Introduction On Racism Epigraphs A History of the Pulps A B C D E F G H I J K L M N O P Q R S T U V W X Y Z
Glossary and Character Taxonomy Breakdown by Country of Origin Bibliography Table of Contents The Best of the Encyclopedia
Captain Future. Captain Future was created by Edmond Hamilton (Rab Crane, Brian Cullan, Ethan Drew, Interstellar Patrol, Stuart Merrick, Jan Tor, Dr. Whitney) and appeared in twenty-seven stories in Captain Future and Startling Stories from 1940 to 1951, beginning with “Captain Future and the Space Emperor” (Captain Future #1, Winter 1939/1940).
Captain Future's adventures take place in the far-distant future of 1990. Roger Newton, his wife Elaine, and their best friend, the brilliant older scientist Simon Wright, have created a significant amount of advanced technology, but they are threatened by the schemes of Victor Kaslan, who lusts for power. So the Newtons and Wright leave Earth for the Moon, where they establish an advanced laboratory. In this lab, which is filled with technology beyond that of Earth, they create two artificial beings: Grag, a seven foot tall, superstrong robot, and Otho, an android who "looked only half human...its arms and legs had a rubbery, boneless look. Its artificially created flesh was not pink like human flesh, but pure, dead white. The white face had no eyebrows or eyelashes, and there was no hair whatever upon the well-shaped, pure white head." Unfortunately, Simon, “who had achieved fame in a half dozen different fields of science,” is dying from an incurable disease, and Roger is forced to remove his brain and put it in a plastic box; the box (otherwise called a "serum-case") has a speaker through which Brain in a Jar Simon can communicate and artificial eyes with which he can see. (Eventually he gets tractor beams attached to the box, enabling him to move around). Grag, Otho, and the Brain become known as the Futuremen.
Kaslan eventually catches up with the trio, and the Newtons are killed. This leaves their infant son Curtis an orphan, but Grag, Otho and the Brain decide to raise him. He grows up to be Captain Future, a strapping six-foot-four, red-haired scientific genius with "space-bronzed" skin and two powerful fists. His lab is located beneath the Tycho crater on the moon, and Otho, Grag and the Brain are his steadfast companions, although Otho and Grag continually bicker with each other. Captain Future flies around the galaxy in his spherical rocket ship and mobile lab The Comet, upholding the laws of the System Government and helping the Planet Police. One of their agents, Joan Randall, becomes a friend of the Futuremen and Captain Future's love interest.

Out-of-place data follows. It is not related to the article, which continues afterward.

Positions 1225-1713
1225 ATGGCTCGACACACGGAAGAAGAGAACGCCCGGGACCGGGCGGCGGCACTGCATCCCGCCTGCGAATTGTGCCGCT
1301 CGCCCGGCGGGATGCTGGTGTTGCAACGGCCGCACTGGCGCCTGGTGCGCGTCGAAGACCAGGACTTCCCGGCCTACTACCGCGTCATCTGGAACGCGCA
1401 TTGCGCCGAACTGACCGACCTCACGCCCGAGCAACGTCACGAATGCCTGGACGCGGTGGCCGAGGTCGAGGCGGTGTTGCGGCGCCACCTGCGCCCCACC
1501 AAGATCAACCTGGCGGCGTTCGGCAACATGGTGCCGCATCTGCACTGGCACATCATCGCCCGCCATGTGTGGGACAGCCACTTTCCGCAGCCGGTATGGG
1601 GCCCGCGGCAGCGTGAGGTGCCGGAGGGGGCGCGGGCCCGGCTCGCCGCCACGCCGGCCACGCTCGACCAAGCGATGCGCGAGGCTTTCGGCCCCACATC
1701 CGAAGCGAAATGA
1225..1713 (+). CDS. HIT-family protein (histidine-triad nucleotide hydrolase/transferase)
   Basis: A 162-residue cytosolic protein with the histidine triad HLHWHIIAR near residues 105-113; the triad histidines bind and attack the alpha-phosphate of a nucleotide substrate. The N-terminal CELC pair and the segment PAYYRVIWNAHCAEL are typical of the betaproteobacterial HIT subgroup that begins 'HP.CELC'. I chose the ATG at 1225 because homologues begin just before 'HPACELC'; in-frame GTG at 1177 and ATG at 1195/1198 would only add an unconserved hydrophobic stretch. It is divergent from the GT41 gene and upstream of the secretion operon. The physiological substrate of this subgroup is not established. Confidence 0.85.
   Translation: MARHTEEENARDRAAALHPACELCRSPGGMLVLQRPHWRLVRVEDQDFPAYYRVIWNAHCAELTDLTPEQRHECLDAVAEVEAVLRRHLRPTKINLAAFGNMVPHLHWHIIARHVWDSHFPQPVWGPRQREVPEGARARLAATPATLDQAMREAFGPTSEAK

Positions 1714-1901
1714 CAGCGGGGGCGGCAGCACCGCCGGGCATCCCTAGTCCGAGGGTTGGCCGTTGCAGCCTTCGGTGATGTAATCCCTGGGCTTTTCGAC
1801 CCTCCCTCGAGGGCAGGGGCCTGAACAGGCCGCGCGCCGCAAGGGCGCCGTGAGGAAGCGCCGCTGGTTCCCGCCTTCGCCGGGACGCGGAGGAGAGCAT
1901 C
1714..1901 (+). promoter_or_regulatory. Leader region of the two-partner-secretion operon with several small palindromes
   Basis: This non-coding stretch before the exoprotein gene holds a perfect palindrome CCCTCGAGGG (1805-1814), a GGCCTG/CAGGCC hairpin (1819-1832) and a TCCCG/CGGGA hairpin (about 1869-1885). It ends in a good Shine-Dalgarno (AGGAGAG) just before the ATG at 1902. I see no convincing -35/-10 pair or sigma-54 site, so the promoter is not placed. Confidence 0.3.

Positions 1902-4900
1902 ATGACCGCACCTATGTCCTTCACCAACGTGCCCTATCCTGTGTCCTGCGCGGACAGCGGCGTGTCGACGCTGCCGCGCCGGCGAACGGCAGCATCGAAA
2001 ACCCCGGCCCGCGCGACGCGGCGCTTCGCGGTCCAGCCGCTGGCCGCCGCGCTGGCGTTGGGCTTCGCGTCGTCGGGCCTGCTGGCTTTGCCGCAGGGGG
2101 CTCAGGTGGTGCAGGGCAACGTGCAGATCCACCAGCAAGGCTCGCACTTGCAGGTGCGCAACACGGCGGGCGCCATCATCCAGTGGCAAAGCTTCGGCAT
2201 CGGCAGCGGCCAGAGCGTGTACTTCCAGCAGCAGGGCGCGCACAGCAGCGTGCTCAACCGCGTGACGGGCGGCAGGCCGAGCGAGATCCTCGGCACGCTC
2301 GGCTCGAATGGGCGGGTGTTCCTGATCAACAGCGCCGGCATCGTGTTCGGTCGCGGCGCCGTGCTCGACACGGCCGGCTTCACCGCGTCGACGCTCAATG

Captain Future wears a blue "synthe-skin" zipper suit and uses, among other SCIENCE! weaponry, a "proton pistol" and "antigravity boots." His arch-enemy is the Magician of Mars, a Martian half-breed and the son of Victor Kaslan. The Magician of Mars is almost as brilliant as Captain Future and substantially challenges him before finally dying. Captain Future also travels in time, going back a hundred million years in one story and, in another, three billion years backwards, to save the natives of the planet Katain.
* I've included Captain Future in the Best of the Encyclopedia category because of its archetypal nature. There were a lot of space heroes in the pulps of the pre-WW2 era, but damn few were simultaneously famous enough to inspire imitators, of a generally good quality of story-telling, and contained sufficient imaginative devices and tropes. Captain Future combined a memorable set of heroes--making a Brain in the Jar to be a noble sidekick to the heroic protagonist is quite a good move, authorially speaking--enough imagination that Captain Future was undoubtedly on the cutting edge of heroic pulp science fiction--coming up with "The Magician of Mars" wins you a lot of points in my book--and consistent, semi-intricate world-building across the length of Captain Future's run (this, at a time when world-building in even the longest pulps was a mere afterthought). No one will ever mistake Captain Future for High Art, but as Low Art it was pretty good, and made itself into the archetype of science fiction hero pulps.
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